Here's an excerpt from Kevin DeYoung's post yesterday on multisite options in churches:
"[A]s I studied and thought about the issue more I came to understand why some churches chose multisite. It can steward the talents of the preacher. It can save money. It allows a church to get bigger (in one sense) without getting bigger (in another sense). And it gives you another beachhead for ministry.
With these positives I was happy to see our church explore the option of multisite over a year ago. Call me indecisive, but I’ve now swung back in the other direction. I can’t prove multisite is wrong. In fact, it may be the best option in some situations, especially as a temporary measure. But something I read from Martyn Lloyd-Jones cemented in my mind a crucial weakness of most multisite approaches. New technologies and new methods always have trade-offs. Sometimes the pluses outweigh the negatives. And as I think about it more, multisite has one huge negative I don’t want to live with unless I absolutely have to." (Read More)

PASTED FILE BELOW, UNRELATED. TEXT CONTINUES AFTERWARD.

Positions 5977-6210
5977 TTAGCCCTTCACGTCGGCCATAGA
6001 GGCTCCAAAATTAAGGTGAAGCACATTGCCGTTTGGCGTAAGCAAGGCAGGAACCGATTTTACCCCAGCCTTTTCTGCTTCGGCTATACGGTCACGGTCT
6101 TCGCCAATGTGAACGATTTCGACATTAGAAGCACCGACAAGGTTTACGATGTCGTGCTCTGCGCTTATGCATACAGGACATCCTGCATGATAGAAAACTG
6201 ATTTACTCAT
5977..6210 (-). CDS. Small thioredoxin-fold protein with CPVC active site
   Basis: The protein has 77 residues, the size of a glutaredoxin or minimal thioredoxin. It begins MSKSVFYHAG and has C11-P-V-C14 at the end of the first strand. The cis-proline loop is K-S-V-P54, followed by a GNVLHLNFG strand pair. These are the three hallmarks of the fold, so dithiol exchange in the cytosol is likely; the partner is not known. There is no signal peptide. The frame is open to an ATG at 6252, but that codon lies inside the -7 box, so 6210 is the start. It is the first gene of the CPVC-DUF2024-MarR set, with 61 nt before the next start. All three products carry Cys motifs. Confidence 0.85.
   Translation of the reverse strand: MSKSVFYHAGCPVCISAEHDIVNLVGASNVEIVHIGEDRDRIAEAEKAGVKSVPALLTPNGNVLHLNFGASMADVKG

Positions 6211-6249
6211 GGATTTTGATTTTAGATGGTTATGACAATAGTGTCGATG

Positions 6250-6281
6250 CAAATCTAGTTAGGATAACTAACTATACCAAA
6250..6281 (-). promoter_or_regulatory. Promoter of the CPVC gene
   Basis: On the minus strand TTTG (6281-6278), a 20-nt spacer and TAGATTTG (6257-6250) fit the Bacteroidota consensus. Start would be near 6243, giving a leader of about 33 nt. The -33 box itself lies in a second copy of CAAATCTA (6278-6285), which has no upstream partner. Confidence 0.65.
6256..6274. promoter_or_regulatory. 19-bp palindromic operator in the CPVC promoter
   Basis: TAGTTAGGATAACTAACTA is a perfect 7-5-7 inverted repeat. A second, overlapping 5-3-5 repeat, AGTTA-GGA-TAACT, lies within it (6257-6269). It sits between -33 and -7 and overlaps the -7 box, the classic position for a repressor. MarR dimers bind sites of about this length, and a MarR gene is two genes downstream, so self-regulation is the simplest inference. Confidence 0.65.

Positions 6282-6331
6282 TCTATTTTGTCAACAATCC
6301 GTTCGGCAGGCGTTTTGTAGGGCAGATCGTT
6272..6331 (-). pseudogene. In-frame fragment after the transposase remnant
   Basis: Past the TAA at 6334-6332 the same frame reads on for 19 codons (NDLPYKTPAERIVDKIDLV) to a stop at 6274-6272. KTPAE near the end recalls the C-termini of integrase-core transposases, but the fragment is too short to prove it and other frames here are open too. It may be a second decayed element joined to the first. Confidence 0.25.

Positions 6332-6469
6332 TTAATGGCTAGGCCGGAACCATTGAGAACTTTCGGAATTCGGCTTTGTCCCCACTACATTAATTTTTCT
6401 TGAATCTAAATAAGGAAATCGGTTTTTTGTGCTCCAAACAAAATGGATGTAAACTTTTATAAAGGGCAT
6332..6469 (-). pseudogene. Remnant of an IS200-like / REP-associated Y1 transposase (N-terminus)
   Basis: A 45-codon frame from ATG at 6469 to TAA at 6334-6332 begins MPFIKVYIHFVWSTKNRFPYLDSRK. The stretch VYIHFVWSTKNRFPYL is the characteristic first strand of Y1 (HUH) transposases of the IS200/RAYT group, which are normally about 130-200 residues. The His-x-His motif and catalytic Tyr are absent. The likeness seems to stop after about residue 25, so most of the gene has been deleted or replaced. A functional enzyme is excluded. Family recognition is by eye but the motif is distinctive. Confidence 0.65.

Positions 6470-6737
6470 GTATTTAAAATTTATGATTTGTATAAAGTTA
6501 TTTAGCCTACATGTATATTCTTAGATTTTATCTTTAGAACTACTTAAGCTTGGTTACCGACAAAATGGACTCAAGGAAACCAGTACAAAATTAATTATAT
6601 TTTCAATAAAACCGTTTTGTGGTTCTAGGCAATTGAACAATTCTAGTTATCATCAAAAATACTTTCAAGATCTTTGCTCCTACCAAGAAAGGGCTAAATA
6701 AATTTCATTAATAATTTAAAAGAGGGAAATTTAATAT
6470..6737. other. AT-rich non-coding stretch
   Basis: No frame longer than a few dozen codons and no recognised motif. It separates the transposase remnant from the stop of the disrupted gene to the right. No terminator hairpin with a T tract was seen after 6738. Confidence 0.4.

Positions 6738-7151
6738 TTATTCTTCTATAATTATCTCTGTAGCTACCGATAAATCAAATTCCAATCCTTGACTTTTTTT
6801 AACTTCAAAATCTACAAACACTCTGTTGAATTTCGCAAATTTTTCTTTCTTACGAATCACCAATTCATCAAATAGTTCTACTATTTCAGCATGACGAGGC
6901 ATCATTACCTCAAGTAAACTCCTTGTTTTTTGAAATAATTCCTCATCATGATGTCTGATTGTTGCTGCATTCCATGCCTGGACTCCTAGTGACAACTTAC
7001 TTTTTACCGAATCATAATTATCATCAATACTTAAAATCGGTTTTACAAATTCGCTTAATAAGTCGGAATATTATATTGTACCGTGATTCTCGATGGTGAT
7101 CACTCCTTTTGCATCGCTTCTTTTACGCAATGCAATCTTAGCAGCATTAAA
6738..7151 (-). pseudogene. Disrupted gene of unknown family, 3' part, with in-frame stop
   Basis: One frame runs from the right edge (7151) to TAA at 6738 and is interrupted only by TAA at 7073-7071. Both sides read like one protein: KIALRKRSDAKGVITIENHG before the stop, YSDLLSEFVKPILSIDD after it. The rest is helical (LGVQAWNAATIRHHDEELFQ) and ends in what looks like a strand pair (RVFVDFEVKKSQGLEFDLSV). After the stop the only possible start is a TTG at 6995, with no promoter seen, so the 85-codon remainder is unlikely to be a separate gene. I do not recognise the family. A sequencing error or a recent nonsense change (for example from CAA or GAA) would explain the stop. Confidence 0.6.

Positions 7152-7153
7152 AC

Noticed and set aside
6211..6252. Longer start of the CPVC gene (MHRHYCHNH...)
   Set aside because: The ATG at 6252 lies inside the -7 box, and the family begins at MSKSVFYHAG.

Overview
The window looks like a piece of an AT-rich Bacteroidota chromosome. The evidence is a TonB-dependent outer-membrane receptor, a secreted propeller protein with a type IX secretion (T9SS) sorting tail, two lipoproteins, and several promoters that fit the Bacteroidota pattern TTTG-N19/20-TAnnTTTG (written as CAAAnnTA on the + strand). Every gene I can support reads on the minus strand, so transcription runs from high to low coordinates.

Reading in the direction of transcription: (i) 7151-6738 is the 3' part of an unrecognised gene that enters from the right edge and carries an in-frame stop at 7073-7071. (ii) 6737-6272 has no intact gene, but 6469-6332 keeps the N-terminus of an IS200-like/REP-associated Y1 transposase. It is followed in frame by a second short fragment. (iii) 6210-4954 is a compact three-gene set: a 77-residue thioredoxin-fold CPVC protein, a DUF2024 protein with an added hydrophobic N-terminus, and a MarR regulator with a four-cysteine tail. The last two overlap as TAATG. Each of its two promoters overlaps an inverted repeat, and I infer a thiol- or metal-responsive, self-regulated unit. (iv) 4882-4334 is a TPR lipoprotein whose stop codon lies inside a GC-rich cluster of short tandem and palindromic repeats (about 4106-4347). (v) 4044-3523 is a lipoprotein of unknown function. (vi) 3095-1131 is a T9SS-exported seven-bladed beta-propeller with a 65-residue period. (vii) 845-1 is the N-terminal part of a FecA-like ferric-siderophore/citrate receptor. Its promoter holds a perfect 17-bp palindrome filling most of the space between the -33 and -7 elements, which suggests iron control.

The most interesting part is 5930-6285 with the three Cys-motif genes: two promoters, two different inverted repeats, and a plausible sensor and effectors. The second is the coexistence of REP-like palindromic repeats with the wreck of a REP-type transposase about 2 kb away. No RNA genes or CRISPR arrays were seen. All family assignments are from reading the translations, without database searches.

The big negative he cites (rightly, I think) is the lack of interplay between preacher and congregation that is a critical part of this kind of communication. There are reasons, besides fellowship and corporate worship, that we don't simply watch all our sermons online or read them in books. I wonder, though, if the same could also provide an argument against massive church growth. DeYoung says, "I want to see the people I’m preaching to, even if there are lots of them to see. I want to be at the back of the sanctuary to shake hands, even if I can’t shake every hand and may forget too many names." As a congregant, I want that rapport, too. But there is obviously a point of saturation for name memory, a point at which it becomes difficult to shake every hand once, let alone weekly. Ruling out multisite, however, expansion isn't the only option left to accomodate growth. I love the occasional revival experience, say at a conference, a retreat, or a concert. But there's something to splintering off intentionally when that saturation point is reached (and to keeping that point low) whether to keep the churches in the neighborhoods they purport to serve, or just to make the hands the more shakeable.